Writing in the Wall Street Journal’s “Opinion”, John Harkes, ESPN broadcast analyst and member of the National Soccer Hall of Fame and board member of America SCORES, proposes that soccer be a weapon in our country’s fight against childhood obesity. “…it’s imperative that organized sports like soccer are recognized not just as recreational activities but as educational tools to promote physical health, academics and social skills.”

Beyond the obvious, however, Harkes asks us to look past our borders and witness how revolutionary soccer has been in countries riddled by “racial and ethnic conflict, economic hardship and political strife. In the poorest countries, children play makeshift soccer, kicking around cans. “In the process they acquire sportsmanship, leadership and commitment. Whether it is learning to pass the ball when you could as easily shoot a goal, or shaking hands at the end of a contentious match, soccer teaches life skills. Is this not something America needs too?”

America SCORES uses soccer as a vehicle “…to empower students in the nation’s most under-resourced school districts…”, providing 8 to 13 year olds “…10 times more physical exercise than the national average for their age, improve literacy skills, increase school participation, and spark community engagement by encouraging kids to use teamwork learned on the field to support each other off of it.” Harkes challenges us to “Get an America SCORES program into your kid’s school, or better yet, the one down the road that needs it even more.”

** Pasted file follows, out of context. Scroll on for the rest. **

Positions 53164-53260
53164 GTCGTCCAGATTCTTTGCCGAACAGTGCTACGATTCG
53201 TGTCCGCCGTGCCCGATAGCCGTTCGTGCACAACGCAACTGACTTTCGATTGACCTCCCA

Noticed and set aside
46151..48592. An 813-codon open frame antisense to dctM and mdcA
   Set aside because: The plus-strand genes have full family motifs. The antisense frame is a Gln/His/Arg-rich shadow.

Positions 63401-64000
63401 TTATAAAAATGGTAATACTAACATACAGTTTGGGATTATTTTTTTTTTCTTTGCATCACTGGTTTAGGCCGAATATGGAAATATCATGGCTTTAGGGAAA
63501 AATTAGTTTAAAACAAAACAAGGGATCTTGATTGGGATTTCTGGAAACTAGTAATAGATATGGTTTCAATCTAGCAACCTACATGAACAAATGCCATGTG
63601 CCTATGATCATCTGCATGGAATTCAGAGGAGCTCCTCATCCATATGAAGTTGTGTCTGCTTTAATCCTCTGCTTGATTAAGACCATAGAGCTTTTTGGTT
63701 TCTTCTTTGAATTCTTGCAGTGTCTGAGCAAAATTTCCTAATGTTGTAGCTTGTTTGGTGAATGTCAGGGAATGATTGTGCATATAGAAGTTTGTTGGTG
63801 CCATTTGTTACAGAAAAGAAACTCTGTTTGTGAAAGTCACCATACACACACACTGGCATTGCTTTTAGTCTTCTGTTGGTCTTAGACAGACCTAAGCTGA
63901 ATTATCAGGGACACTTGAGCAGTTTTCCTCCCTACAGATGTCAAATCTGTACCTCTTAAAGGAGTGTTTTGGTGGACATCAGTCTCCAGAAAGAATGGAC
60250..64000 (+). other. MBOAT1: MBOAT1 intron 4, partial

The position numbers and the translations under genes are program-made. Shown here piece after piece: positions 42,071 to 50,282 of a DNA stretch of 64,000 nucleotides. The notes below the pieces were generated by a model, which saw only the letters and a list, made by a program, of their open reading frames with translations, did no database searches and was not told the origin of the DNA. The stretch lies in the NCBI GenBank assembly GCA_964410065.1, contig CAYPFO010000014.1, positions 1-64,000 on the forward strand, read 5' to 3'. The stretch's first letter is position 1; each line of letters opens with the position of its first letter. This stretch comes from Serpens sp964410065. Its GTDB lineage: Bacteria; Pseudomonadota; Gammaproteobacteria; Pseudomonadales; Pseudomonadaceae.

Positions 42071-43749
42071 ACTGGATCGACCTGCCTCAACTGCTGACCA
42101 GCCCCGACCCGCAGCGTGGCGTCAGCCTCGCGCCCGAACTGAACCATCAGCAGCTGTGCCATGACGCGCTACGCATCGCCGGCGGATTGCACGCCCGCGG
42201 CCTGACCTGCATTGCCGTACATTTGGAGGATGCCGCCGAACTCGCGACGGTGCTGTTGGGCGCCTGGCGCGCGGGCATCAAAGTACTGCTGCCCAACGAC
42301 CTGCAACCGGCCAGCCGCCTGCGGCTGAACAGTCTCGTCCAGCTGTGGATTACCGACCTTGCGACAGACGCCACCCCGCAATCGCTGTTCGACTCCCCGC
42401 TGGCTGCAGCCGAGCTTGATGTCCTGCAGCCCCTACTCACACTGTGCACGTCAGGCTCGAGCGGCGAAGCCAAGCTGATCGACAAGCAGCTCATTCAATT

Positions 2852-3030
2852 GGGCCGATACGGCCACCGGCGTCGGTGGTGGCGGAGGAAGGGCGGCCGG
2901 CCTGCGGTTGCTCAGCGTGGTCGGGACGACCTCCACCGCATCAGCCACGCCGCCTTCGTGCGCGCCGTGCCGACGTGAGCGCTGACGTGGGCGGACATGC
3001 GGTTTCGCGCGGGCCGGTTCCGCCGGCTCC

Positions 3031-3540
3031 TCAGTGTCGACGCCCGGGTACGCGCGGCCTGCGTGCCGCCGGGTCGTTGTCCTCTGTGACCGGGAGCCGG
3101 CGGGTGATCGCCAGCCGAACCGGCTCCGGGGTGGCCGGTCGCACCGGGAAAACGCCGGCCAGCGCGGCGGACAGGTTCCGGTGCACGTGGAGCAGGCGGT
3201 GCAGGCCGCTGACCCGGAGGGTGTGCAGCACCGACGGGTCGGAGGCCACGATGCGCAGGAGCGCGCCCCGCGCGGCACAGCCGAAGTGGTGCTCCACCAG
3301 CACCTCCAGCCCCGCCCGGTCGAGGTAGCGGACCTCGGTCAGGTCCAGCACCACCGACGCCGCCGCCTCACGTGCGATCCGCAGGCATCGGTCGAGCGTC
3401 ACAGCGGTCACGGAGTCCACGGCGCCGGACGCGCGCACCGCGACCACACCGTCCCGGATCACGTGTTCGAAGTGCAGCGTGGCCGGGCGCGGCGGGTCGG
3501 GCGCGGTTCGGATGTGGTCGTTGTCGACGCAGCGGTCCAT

I’d like to take the challenge even further. Americans honor their sports idols with monetary compensation beyond their wildest dreams. There’s no denying they’ve dedicated their entire lives toward that end. Some were potentially high school dropouts. Many saw sports as an escape from a life of poverty for themselves and their families. In rushing to exploit their talents, both the athletes and the businessmen ignore the fact that “You can take the boy out of the country, but you can’t take the country out of the boy.” Our superstars can earn millions, but they haven’t learned how to spend their earnings wisely, and with a lot more heart.